return reqWriteLen;
}
/**
* Periodically called EZBL bootloader task callback function. This function
* executes at IPL 0 (main() context), essentially acting like a virtual
* software ISR created by the NOW_CreateRepeatingTask() call.
*
* NOTE: Unless you disable the NOW interrupt and forward it to the Application,
* this function will continue to execute in the background even while the
* Application is running. This allows the Bootloader to wake up and process an
* offered .bl2 image file at any time. This task can be manually ended by
* calling EZBL_EndTask(&EZBL_bootCtx) from this Bootloader or the Application
* project.
*
* @return 0 - value not used.
*/
int EZBL_BootloaderTask(void)
{
// Do bootloader processing when the communications RX ISR has detected the
// BOOTLOADER_WAKE_KEY sequence (default "MCUPHCME") has been received on
// a FIFO'd communications interface and set the EZBL_COM_RX (and
// EZBL_COM_TX) global pointers to a non-null value.
if(EZBL_COM_RX)
{
// Run the EZBL state machine that reads from the communications port via
// EZBL_COM_RX, responds via EZBL_COM_TX, handles flow control, erases flash
// (only when valid firmware offering presented and EZBL_PreInstall()
// callback returns 1), programs flash, validates with CRC and read-back,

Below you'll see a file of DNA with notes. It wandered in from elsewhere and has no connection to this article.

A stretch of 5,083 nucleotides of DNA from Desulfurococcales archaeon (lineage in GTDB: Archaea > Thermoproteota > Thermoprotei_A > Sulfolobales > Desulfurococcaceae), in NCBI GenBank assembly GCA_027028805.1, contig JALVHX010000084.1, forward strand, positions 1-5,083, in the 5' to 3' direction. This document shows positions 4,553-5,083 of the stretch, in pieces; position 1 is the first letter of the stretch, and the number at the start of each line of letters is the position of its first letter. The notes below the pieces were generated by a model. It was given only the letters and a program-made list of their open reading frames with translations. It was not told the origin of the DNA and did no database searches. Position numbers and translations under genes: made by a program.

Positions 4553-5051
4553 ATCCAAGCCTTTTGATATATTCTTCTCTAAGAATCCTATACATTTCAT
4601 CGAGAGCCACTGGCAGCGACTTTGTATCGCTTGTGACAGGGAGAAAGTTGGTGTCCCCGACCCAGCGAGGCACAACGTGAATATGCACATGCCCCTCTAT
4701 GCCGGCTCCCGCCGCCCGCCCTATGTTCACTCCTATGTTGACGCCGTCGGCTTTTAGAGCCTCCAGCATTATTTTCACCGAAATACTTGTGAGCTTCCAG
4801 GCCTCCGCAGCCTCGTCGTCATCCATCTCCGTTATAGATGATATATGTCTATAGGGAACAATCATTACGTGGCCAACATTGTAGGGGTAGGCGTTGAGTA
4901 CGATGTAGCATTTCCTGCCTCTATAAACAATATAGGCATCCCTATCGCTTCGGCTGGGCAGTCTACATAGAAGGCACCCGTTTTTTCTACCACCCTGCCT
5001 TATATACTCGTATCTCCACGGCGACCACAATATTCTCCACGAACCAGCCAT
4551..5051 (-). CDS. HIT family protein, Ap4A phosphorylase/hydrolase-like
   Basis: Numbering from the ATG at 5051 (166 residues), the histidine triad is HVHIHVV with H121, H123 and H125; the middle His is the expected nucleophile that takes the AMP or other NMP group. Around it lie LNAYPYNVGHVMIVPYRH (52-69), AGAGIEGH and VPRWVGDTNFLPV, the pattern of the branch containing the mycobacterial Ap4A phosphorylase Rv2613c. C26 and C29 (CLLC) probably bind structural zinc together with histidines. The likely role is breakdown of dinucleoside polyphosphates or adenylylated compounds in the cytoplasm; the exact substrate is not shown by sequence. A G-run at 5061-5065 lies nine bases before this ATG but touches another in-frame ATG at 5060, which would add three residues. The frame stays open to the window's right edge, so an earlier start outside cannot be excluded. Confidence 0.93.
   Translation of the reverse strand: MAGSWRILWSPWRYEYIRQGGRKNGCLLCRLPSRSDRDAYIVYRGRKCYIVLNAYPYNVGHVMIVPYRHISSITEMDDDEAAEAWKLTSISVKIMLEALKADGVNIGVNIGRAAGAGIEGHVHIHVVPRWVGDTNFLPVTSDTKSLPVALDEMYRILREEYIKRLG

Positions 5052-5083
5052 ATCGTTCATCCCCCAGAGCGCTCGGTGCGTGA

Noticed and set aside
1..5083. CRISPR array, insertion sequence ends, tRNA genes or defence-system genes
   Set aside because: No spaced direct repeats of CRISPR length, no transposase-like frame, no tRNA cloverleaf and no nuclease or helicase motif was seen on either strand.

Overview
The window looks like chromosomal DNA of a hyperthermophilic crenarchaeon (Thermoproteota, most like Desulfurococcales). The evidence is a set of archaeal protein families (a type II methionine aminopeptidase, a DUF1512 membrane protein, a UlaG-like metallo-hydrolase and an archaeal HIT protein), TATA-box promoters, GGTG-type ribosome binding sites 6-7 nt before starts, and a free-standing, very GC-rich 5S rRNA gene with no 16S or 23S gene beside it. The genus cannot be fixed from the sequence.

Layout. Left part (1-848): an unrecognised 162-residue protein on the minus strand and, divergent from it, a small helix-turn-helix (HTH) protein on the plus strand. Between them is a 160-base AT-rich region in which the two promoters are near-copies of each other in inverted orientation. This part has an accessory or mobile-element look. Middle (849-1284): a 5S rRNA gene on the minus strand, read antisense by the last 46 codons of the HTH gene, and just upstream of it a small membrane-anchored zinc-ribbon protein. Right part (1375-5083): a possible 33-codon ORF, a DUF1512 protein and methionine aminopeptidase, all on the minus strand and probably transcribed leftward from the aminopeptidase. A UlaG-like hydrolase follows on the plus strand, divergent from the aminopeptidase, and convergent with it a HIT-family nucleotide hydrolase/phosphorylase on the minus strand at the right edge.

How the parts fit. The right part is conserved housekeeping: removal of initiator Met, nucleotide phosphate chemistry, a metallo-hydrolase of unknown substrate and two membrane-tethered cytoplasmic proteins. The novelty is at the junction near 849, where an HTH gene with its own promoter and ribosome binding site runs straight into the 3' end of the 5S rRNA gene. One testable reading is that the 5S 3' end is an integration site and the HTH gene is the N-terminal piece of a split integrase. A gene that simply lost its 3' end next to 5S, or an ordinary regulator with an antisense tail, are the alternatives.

// then programs a App-valid flag to allow new Application execution. For
// the first call, the EZBL_INSTALL_CTX.state, and timeout fields must be
// pre-configured (done during main() initialization):
// EZBL_bootCtx.state = SM_SYNC_INIT;
// EZBL_bootCtx.timeout = BOOTLOADER_TIMEOUT;
EZBL_Install2Flash(&EZBL_bootCtx);
// When Bootloader is communicating, increase task frequency for lower
// communications latency and better throughput. EZBL_Install2Flash() sets
// EZBL_COM_RX to null when a rejection, timeout, error or successful
// bootload completion occurs.
NOW_SetNextTaskTime(&EZBL_bootloaderTask, NOW_ms);
}
if(EZBL_COMBaud <= 0)
{
if(EZBL_COMBootIF->activity.framingError) // On framing errors or Break characters, revert back to auto-baud, even if the Application has already been launched